Economists weigh in on the Presidential election?
In my email box this morning was a solicitation for my support, as an economist, of John McCain's economic program. The solicitation asked me to support the following "statement":
Economists' Statement in Support of John McCain's Economic Plan
We enthusiastically support John McCain's economic plan. It is a comprehensive, pro-growth, reform agenda. The reform focuses on the real economic problems Americans face today and will face in the future. And it builds on the core economic principles that have made America great.
His plan would control government spending by vetoing every bill with earmarks, implementing a constitutionally valid line-item veto, pausing non-military discretionary government spending programs for one year to stop their explosive growth and place accountability on federal government agencies.
His plan would keep taxes from rising, because higher tax rates are exactly the wrong policy to restore economic growth, especially at this time.
His plan would reduce tax rates by cutting the tax that corporations pay to 25 percent in line with other countries, by completely phasing out the alternative minimum tax, by increasing the exemption for dependents, by permitting the first-year expensing of new equipment and technology, and by making permanent a reformed tax credit for R&D.
His plan would also create a new and much simpler tax system and give Americans a free choice of whether to pay taxes under that simple system or the current complex and burdensome income tax.
His plan would open new markets for American goods and services and thereby create additional jobs for Americans by supporting good free trade agreements such as the one with Colombia and working with leaders around the world to avoid isolationism and protectionism. His plan would also reform education, retraining, and other assistance programs so they better help those displaced by trade and other changes in the economy.
His plan addresses problems in the financial markets and housing markets by calling for increased transparency and accountability, by targeted assistance to deserving homeowners to refinance their mortgages, and by opposing so-called reform plans which would raise the costs of home-ownership in the future.
The above actions, as well as plans to address entitlement programs--especially Social Security, Medicare and other government health care programs--and his regulatory reforms--especially in the area of health care--constitute a broad and powerful economic agenda. Because of John McCain's experience working with the American people in all walks of life, with members of Congress on both sides of the aisle, and with leaders around the world, we are optimistic that these plans will become a reality and will create jobs and restore confidence and strong economic growth.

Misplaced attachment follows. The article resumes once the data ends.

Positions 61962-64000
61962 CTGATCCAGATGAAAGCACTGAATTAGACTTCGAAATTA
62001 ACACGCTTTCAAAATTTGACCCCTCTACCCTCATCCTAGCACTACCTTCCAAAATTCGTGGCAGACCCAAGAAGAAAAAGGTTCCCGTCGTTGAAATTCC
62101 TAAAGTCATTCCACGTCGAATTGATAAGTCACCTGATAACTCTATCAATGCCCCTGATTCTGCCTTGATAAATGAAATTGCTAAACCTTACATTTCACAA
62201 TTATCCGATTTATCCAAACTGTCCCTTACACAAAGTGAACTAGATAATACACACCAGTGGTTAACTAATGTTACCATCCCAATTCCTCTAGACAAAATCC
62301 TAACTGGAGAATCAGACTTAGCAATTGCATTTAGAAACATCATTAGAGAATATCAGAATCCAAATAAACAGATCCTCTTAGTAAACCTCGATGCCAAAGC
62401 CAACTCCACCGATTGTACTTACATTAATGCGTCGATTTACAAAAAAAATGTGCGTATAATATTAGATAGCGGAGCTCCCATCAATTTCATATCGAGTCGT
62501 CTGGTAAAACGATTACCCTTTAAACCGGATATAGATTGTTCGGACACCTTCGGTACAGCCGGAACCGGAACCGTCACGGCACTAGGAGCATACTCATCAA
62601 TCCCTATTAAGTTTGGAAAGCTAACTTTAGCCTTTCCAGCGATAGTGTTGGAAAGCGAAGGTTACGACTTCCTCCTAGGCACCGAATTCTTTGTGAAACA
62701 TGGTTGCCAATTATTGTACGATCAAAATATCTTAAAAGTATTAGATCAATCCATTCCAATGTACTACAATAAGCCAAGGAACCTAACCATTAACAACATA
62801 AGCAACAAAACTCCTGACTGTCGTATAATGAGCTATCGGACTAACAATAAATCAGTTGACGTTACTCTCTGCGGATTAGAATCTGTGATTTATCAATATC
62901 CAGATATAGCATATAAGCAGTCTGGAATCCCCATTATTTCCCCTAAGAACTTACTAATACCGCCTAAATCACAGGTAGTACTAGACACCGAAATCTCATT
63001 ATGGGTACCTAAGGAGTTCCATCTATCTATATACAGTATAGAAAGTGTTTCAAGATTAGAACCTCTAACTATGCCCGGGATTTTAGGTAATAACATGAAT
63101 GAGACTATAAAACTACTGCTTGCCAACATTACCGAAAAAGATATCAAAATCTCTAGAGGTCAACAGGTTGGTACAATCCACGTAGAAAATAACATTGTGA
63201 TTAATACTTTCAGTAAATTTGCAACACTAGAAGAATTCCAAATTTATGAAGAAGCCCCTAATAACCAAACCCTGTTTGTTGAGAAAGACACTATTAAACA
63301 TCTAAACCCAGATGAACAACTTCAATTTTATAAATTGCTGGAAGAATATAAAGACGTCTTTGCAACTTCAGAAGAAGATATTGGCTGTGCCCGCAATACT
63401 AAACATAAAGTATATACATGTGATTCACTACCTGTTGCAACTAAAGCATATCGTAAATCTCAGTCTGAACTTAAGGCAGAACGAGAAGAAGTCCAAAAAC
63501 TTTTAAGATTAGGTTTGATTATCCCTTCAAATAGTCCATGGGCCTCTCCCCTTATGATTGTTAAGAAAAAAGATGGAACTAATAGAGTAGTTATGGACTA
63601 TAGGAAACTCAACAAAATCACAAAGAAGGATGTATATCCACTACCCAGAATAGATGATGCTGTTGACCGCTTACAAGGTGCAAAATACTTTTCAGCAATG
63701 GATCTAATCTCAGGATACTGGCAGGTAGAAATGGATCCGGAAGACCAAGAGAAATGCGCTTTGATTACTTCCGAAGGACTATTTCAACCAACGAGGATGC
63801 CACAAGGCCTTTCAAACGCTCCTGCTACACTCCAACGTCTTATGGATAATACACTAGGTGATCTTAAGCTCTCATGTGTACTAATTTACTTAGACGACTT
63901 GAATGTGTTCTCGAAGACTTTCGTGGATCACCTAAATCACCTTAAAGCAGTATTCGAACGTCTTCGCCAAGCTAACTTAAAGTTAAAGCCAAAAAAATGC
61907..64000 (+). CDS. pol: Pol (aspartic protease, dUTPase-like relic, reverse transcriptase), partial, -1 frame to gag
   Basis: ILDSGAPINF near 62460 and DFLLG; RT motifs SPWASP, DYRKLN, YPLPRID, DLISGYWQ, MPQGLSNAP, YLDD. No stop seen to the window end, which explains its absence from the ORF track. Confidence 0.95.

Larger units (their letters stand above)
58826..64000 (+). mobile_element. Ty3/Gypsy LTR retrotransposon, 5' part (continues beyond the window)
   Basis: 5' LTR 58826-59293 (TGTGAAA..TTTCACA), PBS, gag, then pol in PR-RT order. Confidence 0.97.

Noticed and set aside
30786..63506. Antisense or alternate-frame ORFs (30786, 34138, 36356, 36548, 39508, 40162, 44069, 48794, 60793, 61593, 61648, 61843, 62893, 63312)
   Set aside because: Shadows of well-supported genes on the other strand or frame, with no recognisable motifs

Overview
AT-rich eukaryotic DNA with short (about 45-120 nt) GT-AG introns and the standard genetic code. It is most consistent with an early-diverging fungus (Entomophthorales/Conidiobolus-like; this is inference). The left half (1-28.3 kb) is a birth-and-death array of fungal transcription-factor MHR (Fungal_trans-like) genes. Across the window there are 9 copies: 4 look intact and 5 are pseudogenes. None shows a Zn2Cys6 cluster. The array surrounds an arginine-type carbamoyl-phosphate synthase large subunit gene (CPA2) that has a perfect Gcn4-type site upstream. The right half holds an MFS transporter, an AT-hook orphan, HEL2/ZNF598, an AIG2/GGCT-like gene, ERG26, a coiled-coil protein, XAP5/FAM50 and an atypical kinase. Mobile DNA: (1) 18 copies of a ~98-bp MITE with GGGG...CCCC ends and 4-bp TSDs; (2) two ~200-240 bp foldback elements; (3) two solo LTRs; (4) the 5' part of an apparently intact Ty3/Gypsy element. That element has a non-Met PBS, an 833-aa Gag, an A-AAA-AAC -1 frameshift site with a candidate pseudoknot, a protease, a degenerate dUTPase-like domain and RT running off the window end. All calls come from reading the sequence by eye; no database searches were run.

I am generally reluctant to put my name to such statements because I am not sure that the statement is generally true/correct. As a neo-classical economist I am a firm believer in low marginal tax rates, restrained government spending, free trade, and the reduction of increasing regulatory costs that burden the private sector. Of the two candidates, perhaps McCain is the less likely to raise taxes, increase government spending, and so forth, but I really don't know the man and I don't really know who is advising him. Thus, it seems a little presumptuous for me to sign on to a statement that claims McCain will support such policies when I cannot confirm for myself that he will do so.
Economists have been actively involved with the macro economy for about 80 years but the best we have been able to contribute is to stave off incredibly bad policy ideas. I am not sure whether economists have done much in terms of tangible policies.
I would like to believe that at least one of the Presidential candidates would support the tenets outlined in the statement above, but I don't think they do.
Labels: economics, politics